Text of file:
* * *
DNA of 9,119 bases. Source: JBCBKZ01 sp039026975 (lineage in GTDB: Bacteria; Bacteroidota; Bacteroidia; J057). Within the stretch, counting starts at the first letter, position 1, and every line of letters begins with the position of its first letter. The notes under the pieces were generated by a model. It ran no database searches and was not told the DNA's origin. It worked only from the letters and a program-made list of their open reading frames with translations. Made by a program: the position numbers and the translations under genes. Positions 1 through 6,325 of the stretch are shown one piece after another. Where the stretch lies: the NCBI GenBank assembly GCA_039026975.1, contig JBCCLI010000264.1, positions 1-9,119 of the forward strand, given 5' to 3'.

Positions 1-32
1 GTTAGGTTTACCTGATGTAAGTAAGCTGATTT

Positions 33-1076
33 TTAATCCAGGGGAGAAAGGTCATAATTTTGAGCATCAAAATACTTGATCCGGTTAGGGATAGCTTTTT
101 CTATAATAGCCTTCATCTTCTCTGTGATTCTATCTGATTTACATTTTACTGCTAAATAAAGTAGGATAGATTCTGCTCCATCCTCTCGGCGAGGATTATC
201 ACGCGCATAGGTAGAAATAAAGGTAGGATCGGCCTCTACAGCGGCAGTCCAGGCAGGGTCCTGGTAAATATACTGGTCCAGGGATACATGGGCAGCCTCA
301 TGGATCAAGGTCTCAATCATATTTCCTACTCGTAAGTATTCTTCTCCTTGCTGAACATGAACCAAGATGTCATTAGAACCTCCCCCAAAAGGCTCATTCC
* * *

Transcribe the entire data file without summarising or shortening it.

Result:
DNA of 9,119 bases. Source: JBCBKZ01 sp039026975 (lineage in GTDB: Bacteria; Bacteroidota; Bacteroidia; J057). Within the stretch, counting starts at the first letter, position 1, and every line of letters begins with the position of its first letter. The notes under the pieces were generated by a model. It ran no database searches and was not told the DNA's origin. It worked only from the letters and a program-made list of their open reading frames with translations. Made by a program: the position numbers and the translations under genes. Positions 1 through 6,325 of the stretch are shown one piece after another. Where the stretch lies: the NCBI GenBank assembly GCA_039026975.1, contig JBCCLI010000264.1, positions 1-9,119 of the forward strand, given 5' to 3'.

Positions 1-32
1 GTTAGGTTTACCTGATGTAAGTAAGCTGATTT

Positions 33-1076
33 TTAATCCAGGGGAGAAAGGTCATAATTTTGAGCATCAAAATACTTGATCCGGTTAGGGATAGCTTTTT
101 CTATAATAGCCTTCATCTTCTCTGTGATTCTATCTGATTTACATTTTACTGCTAAATAAAGTAGGATAGATTCTGCTCCATCCTCTCGGCGAGGATTATC
201 ACGCGCATAGGTAGAAATAAAGGTAGGATCGGCCTCTACAGCGGCAGTCCAGGCAGGGTCCTGGTAAATATACTGGTCCAGGGATACATGGGCAGCCTCA
301 TGGATCAAGGTCTCAATCATATTTCCTACTCGTAAGTATTCTTCTCCTTGCTGAACATGAACCAAGATGTCATTAGAACCTCCCCCAAAAGGCTCATTCC